Giving germs a cold of their own

Instead of using antibiotics, could we give bacteria a virus?
05 December 2016

Interview with 

Professor Martha Clokie, University of Leicester


A person with a cold, sneezing into a hacky


Part of the problem of antibiotic resistance lies in the fact that these bacteria evolve resistance to our drugs. But what if you could have an antimicrobial agent that evolves with the bacterium so that, no matter how many clever tactics the bacterium develops, the treatment will stay in step and keep on killing it? This is what the University of Leicester's Martha Clokie has been working on. She's using viruses that selectively attack bacteria - these are called bacteriophages - to tackle hospital superbugs and she told Graihagh Jackson about her work...

Martha - Bacteria have got natural viruses that infect them. So in the same way that we have, for example, flu and ebola viruses that attack humans, bacteria have got their own natural enemies in the form of viruses that target and kill them.

Graihagh - How do they do that?

Martha - They attach and then they inject their DNA into that bacterial cell. They turn that bacterial essentially into a virus factory and then they pop out and maybe a hundred viruses will be released and then specifically go and infect other members of that same bacterial species.

Graihagh - Sounds like a lovely way to die. Why is this virus better than using antibiotics then?

Martha - Well, as I said, viruses are also natural enemies of bacteria. Your guest, he was talking about how antibiotics are part of this bacteria-bacteria warfare, and that's really been fairly well characterised. But this interaction between the viruses is much less known. And one real advantage that the viruses have, which in a way makes them quite difficult to study is that they're very, very specific. As you said, I'm working with superbugs, Clostridium difficile, and viruses that will infect them won't infect other bacteria that are in us and on us.

Graihagh - I know there are multiple strains of things like C. diff, so  would you need one virus to kill them all? How specific are you talking?

Martha - Yeah. So they're specific within a species and also within a subset. So with Clostridium difficile there's over 450 different types. But generally, if you look at any one hospital at a time you will find there's perhaps twelve strains circulating. Just four viruses, actually, within Clostridium difficile are enough to be able to kill 90 percent of all of the strains that are commonly found, so you do need a number of viruses.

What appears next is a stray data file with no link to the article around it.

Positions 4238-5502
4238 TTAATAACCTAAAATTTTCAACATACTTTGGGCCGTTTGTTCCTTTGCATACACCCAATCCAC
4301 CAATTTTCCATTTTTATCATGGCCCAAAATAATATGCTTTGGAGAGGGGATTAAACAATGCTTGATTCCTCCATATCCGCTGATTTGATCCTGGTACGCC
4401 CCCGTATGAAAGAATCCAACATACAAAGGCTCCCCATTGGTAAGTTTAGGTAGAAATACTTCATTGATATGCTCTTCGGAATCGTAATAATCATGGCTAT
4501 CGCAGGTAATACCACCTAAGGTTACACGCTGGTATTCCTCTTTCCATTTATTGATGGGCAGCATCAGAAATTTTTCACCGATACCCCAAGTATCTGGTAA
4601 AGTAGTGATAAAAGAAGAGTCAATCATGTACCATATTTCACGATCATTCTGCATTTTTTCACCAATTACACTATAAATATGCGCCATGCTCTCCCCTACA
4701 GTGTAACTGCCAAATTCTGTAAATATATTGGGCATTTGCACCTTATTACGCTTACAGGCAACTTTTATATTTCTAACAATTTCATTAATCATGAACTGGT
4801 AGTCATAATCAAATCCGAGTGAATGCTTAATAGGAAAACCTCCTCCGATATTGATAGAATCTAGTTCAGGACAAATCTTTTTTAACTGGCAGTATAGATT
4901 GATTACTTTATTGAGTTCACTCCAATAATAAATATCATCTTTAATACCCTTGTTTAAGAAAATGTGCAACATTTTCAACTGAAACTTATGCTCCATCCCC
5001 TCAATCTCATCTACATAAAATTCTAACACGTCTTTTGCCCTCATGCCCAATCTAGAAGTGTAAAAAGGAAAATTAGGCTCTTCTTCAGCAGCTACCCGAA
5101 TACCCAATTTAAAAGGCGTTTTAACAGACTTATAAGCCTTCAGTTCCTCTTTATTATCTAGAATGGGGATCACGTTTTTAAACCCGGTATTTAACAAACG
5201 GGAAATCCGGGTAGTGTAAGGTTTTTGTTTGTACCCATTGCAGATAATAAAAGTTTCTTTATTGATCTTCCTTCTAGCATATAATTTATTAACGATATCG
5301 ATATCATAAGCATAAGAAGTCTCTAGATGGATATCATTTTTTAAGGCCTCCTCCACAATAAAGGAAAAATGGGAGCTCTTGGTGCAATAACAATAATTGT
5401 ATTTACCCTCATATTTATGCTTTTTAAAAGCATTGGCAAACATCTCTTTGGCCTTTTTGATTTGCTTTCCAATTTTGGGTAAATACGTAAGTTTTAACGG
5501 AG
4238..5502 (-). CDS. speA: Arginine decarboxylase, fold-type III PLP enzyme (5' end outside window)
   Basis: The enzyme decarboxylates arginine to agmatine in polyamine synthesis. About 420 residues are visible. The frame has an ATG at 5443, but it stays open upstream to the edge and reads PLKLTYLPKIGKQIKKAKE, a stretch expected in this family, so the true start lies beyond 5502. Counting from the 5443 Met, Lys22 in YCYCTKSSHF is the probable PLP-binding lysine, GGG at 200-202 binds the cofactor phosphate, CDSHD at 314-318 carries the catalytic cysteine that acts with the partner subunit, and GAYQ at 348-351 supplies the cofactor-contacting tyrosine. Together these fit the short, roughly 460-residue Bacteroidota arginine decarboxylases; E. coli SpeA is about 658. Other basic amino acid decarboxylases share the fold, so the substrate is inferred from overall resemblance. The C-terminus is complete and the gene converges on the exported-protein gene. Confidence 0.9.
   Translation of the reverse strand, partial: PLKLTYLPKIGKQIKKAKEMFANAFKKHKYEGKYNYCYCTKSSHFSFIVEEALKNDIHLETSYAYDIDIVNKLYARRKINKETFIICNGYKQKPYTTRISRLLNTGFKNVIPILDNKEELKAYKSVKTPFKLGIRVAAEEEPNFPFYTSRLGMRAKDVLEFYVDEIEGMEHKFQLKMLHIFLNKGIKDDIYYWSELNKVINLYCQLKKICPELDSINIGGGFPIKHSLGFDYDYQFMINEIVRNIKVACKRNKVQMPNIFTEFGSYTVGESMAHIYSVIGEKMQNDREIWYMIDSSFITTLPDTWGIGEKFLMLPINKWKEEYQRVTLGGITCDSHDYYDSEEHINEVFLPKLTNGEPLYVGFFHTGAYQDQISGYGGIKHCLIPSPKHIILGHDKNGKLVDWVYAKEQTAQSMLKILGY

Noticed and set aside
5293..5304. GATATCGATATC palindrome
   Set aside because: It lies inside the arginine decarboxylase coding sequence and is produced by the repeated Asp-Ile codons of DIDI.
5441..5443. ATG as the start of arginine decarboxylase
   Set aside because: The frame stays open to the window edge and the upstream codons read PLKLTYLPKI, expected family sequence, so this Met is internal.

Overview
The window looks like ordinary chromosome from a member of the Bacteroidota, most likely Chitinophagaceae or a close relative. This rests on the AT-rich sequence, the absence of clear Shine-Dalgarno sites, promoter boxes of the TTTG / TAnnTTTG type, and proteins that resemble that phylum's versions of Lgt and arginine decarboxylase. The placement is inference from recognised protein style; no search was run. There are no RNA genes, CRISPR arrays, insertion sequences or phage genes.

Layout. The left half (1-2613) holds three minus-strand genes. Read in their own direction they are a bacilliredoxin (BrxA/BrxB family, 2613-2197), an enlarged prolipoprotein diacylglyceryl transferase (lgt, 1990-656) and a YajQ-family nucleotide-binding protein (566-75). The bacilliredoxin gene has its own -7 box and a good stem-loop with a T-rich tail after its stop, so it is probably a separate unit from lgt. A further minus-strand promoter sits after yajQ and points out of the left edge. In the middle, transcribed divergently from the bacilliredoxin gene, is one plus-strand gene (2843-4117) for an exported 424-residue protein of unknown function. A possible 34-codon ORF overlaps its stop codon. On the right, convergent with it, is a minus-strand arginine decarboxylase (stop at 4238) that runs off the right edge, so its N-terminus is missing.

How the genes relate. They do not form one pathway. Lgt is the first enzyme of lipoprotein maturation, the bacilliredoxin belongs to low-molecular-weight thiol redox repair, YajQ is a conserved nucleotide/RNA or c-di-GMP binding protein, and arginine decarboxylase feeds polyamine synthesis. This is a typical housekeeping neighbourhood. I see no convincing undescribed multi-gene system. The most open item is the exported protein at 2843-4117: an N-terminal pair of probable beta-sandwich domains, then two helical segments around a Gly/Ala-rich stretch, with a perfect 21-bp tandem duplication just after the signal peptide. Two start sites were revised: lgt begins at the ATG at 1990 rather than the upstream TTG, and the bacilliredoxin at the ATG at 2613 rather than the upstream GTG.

Graihagh - That's pretty good going. So the other thing I know that's really important about when you're using a virus is biofilms, the things that bacteria create to stick to where we get infected, and I know that your viruses are actually taking away that. But what's the benefit of this technique?

Martha - One is the fact that they're so specific. If you take a virus, if you've got that hospital superbug, Clostridium difficile, and I give you a set of viruses, I will just remove that one species, not the others. So often, when we take antibiotics, they make us feel very groggy because they kill lots of bacteria that are performing useful functions on us. So it's a sort of selective sharpshooter, the removal of that one pathogen.

Graihagh - And how do you envisage just taking this - like a pill?

Martha - Well, yes, exactly. I'm working with my collaborators at the University of Loughborough and we've shown that we can encapsulate these viruses into a pH-sensitive polymer so we can take them the same as you take an antibiotic. So you'd take this pill full of viruses and then get through that acidic stomach, because viruses don't survive well in those acidic conditions, so you've got to get them through the stomach into the area where Clostridium is causing the infection.

Graihagh - And there's no danger of us being infected by this virus as well, is there?

Martha - No, absolutely not. The viruses need very specific proteins on the surface of the receptors to hook onto so there's no way that they could jump from a bacteria to a human. Even, as I say, within the bacterial species they're pretty selective.

Graihagh - Awesome! So Martha, you were on the show three years ago - how has your research progressed since then?

Martha - Yes, it gone really well. I think about three years ago, we had a set of viruses and I was able to tell you yes, our viruses look like they kill the right kind of thing. And now I can tell you yes, we only need four and it's useful having these four because they kill in different ways. And the advantage of that is that we really minimise resistance.

The other thing that we've done is designed lots of different complicated models to mimic how the virus kills us. So we can create them on artificial guts and epithelial cells, and whole bunch of different, more complicated insect and other models and we've shown that the viruses work really well in those different models.

Graihagh - That sounds really exciting. Very briefly, you know the question I'm going to ask you. When are we going to be seeing this in the clinic or is it there already?

Martha - Well, there are clinical trials that are currently going on with other drugs at the moment. There's an EU project that's doing a study and there's another one in the States and Australia. So we're seeing clinical trials now for the first time as a revival of those. You can have them in the clinic in some countries, Russia or Georgia, but we're cottoning on to the fact that we need to use them in the West and clinical trials are finally starting to happen.


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